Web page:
Tone marks are important in Vietnamese as it is a tonal language. It is important that you get them right, both in pronunciation and writing. There are only 5 tone marks and one empty/no mark tone; together, they make 6 tones in total. I would recommend looking up some videos to help with your listening and pronunciation. Also, not too long ago, I’ve made a post about how high/low your voice should be according to the Southern accent.
1. Không dấu/Unmarked (mid-level tone): Slightly higher than normal pitch. It’s typically described as the lvel tone
2. Dấu Sắc/Acute (high-rising tone): The pitch starts at around the mid-level tone and then rises sharply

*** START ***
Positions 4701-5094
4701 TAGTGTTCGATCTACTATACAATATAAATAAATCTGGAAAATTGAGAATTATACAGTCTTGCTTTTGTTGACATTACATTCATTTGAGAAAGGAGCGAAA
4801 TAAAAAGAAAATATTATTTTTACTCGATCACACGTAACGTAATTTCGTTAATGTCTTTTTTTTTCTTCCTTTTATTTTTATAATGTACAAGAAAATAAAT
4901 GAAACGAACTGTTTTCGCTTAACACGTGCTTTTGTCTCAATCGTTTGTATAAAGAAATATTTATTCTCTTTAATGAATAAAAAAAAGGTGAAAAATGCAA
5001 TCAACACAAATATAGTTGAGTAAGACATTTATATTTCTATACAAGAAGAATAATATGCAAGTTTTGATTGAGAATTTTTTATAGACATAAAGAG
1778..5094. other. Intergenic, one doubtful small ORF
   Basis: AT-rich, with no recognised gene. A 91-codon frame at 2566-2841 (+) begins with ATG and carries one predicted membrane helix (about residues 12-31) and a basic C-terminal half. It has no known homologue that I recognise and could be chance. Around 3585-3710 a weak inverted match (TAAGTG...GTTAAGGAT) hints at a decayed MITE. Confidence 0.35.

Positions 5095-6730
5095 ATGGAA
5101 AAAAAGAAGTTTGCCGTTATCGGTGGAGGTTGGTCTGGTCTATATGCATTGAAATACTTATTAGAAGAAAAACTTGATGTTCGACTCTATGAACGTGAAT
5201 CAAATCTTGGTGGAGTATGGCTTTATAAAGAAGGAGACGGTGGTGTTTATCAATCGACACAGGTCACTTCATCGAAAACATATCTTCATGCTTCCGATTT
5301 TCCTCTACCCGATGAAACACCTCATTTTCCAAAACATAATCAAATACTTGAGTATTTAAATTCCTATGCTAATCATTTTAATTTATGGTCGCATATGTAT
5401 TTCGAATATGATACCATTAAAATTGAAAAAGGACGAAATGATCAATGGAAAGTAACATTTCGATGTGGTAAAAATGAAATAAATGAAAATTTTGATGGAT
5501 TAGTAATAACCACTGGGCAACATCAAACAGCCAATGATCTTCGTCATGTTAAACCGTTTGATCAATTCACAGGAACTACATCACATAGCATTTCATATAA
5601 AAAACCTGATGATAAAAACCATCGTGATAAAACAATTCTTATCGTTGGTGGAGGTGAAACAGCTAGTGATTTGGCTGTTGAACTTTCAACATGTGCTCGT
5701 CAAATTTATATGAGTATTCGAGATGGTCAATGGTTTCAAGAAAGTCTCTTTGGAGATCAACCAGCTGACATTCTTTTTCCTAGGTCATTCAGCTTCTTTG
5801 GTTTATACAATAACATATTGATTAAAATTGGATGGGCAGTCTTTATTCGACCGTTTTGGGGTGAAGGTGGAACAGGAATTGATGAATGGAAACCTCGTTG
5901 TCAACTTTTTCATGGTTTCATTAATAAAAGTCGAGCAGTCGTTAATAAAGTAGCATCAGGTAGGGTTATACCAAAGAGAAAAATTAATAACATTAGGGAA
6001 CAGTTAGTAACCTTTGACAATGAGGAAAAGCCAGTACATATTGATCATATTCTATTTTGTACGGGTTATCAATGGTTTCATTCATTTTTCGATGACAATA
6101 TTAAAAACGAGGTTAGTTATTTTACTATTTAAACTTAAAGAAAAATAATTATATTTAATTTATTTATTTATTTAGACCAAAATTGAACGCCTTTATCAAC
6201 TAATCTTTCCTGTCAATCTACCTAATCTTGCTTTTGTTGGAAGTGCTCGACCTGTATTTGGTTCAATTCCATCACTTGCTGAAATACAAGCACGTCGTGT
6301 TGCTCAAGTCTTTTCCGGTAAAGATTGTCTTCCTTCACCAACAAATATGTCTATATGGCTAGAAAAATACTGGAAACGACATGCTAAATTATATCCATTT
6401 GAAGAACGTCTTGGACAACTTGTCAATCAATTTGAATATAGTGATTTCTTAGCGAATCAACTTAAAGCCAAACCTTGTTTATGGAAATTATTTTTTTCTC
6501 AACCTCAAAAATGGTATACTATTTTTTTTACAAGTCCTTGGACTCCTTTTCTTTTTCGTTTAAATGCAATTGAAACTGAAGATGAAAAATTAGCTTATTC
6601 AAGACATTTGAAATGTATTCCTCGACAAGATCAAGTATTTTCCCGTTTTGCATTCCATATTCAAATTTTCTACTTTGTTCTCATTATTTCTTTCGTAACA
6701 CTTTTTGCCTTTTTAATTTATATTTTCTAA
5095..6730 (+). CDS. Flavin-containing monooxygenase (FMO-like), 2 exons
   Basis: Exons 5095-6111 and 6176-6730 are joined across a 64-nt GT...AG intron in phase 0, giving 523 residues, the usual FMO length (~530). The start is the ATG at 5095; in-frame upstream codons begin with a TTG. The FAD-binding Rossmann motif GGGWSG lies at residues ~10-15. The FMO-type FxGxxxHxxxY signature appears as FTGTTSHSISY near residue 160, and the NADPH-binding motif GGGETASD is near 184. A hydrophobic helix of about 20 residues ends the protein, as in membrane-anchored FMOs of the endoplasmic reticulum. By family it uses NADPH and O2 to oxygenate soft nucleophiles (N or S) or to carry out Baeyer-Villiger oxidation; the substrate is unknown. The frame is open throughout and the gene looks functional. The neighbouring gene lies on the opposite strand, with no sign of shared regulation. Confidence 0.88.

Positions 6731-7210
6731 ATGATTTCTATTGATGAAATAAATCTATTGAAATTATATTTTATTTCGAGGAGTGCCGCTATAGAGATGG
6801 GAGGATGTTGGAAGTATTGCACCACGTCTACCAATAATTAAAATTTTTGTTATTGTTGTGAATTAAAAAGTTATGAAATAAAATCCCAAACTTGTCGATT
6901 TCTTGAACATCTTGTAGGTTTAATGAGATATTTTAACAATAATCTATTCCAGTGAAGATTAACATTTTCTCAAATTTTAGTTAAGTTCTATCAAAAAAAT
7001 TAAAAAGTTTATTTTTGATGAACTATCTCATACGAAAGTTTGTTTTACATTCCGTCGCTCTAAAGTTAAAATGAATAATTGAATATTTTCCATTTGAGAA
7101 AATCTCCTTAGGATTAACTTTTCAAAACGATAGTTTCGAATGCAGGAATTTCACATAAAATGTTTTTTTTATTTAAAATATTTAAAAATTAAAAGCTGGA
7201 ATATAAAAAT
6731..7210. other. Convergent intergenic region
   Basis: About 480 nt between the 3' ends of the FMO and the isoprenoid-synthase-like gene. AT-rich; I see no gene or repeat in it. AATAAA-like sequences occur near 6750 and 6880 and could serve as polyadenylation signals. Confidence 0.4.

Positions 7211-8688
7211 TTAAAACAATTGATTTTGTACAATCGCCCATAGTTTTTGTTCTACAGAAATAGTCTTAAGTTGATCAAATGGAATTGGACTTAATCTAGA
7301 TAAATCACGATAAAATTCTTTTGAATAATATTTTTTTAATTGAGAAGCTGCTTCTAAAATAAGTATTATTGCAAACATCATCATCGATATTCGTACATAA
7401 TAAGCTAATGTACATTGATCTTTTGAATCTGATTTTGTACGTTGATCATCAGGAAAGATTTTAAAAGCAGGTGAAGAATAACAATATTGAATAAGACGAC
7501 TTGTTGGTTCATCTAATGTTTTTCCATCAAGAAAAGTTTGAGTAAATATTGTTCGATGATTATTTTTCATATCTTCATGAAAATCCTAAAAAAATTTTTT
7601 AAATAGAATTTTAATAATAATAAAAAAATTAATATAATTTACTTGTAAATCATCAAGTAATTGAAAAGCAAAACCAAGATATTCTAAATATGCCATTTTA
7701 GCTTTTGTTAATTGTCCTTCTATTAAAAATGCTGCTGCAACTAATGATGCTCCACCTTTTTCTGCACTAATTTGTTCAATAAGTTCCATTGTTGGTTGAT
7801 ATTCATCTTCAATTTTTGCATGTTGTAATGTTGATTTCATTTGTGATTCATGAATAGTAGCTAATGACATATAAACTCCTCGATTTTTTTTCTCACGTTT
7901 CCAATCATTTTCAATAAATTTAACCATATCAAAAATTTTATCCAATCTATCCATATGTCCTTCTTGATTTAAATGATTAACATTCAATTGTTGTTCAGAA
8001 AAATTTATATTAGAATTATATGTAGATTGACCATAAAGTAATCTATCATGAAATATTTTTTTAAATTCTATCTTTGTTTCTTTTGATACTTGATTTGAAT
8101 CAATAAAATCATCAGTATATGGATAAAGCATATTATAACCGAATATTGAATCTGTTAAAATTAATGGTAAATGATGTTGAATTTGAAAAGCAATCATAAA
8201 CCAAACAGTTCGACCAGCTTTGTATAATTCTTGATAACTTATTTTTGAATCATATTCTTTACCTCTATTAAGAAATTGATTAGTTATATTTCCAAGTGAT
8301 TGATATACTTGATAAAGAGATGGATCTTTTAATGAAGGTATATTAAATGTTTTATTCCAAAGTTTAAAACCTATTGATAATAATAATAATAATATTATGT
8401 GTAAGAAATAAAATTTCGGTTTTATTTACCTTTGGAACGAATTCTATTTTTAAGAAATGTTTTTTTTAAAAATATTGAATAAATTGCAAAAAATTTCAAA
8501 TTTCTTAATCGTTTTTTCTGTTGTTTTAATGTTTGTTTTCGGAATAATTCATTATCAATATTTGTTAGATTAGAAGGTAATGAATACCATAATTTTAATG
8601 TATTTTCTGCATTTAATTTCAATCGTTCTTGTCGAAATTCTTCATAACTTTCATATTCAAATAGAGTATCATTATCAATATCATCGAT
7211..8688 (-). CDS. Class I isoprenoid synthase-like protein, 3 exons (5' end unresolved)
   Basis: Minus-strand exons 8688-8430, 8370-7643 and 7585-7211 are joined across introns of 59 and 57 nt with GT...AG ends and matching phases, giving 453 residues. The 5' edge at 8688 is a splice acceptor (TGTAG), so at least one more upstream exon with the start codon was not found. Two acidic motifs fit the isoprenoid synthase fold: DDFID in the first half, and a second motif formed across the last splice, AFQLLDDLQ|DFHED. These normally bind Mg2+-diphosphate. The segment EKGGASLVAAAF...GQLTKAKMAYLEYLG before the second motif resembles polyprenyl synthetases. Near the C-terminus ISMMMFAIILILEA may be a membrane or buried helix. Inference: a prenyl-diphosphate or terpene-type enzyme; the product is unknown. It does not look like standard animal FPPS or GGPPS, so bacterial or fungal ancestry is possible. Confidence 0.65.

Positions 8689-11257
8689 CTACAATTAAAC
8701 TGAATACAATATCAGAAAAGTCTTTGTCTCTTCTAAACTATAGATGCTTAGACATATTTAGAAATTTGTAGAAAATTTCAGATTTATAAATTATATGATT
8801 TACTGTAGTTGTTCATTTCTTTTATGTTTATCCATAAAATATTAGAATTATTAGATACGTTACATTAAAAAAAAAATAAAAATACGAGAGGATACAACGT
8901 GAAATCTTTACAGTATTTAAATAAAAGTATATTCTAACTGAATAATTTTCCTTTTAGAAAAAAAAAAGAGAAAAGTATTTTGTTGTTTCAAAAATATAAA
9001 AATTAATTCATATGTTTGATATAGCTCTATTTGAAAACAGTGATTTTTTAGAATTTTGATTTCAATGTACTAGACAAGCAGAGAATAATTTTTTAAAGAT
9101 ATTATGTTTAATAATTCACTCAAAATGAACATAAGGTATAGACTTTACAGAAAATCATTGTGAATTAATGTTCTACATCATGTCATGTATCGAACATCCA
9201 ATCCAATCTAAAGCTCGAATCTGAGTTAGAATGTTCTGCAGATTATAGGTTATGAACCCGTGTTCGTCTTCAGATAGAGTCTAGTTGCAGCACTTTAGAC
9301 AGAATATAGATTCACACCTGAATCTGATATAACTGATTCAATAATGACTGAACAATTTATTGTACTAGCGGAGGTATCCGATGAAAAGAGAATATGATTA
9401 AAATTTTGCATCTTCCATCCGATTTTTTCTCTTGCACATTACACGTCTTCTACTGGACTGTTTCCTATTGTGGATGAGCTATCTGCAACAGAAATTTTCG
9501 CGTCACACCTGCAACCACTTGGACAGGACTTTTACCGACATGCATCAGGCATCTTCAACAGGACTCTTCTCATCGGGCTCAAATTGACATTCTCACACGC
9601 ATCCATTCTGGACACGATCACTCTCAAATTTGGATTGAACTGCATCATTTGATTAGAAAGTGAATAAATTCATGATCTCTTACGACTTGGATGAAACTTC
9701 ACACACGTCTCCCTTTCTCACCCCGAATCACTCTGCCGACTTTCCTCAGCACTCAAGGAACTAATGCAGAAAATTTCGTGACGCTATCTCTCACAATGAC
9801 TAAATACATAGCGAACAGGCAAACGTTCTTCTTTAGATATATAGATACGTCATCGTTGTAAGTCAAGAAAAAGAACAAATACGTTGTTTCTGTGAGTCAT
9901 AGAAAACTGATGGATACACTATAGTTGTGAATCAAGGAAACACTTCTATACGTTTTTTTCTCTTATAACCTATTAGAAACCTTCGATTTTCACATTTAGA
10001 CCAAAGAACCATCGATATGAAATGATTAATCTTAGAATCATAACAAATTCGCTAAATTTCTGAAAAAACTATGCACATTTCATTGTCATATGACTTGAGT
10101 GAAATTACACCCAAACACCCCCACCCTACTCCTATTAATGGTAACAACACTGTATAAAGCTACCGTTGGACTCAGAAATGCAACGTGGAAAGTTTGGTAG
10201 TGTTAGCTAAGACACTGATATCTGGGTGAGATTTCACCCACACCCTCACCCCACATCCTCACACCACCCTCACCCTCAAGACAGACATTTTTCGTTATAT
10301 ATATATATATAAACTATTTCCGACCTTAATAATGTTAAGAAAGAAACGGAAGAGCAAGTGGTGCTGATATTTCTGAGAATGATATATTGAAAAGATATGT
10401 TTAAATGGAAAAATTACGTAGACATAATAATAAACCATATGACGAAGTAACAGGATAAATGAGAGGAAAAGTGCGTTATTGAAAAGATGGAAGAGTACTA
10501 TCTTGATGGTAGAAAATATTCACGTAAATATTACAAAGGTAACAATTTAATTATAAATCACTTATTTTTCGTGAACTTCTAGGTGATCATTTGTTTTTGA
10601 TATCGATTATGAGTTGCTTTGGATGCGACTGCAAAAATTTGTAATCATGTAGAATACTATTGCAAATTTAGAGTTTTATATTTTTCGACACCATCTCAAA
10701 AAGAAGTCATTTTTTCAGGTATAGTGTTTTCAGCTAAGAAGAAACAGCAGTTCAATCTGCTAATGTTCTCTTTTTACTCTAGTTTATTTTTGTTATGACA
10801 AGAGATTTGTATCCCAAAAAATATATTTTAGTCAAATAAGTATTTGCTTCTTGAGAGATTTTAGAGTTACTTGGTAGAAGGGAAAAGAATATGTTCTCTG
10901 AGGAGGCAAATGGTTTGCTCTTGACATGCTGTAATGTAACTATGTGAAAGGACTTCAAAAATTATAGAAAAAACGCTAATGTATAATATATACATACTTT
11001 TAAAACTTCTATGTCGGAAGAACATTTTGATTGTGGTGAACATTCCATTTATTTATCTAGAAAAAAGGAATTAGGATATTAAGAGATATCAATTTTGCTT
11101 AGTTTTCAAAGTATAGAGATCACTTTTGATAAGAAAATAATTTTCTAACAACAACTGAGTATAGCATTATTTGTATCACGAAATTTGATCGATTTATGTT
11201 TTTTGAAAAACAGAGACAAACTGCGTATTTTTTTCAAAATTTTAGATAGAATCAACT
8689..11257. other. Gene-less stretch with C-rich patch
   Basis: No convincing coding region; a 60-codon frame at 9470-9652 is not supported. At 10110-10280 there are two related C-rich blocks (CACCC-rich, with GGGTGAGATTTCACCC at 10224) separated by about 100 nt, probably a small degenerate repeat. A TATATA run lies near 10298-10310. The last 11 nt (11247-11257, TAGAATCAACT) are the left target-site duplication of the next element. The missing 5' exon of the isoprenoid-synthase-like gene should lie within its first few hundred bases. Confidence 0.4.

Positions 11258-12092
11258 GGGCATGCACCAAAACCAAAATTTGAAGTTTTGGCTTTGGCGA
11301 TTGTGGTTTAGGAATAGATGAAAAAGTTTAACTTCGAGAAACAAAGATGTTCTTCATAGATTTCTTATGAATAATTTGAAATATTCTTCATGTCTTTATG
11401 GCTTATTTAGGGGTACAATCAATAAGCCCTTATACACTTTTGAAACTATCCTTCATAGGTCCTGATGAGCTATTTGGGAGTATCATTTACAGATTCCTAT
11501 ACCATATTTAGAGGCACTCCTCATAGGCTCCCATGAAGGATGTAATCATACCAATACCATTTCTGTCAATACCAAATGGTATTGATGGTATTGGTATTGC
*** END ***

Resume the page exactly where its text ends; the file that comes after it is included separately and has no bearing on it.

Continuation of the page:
3. Dấu Huyền/Grave (low-falling tone): The pitch starts lower than mid-level tone and then drops off, but not sharply
4. Dấu Hỏi/Hook Above (low-rising tone): The pitch starts lower than mid-level tone then rises. Sounds like the questioning tone in English.
5. Dấu Ngã/Tilde (high-rising broken tone): The pitch starts a little above the mid-level tone, dips, then rises sharply
6. Dấu Nặng/Dot Below (low-falling broken tone): The pitch starts slightly lower than the low-falling tone, then drop very sharply
- NOTE: In spoken Vietnamese, there is very little, if any, distinction between the hook above accent mark (dấu hỏi) and the tilde accent mark (dấu ngã)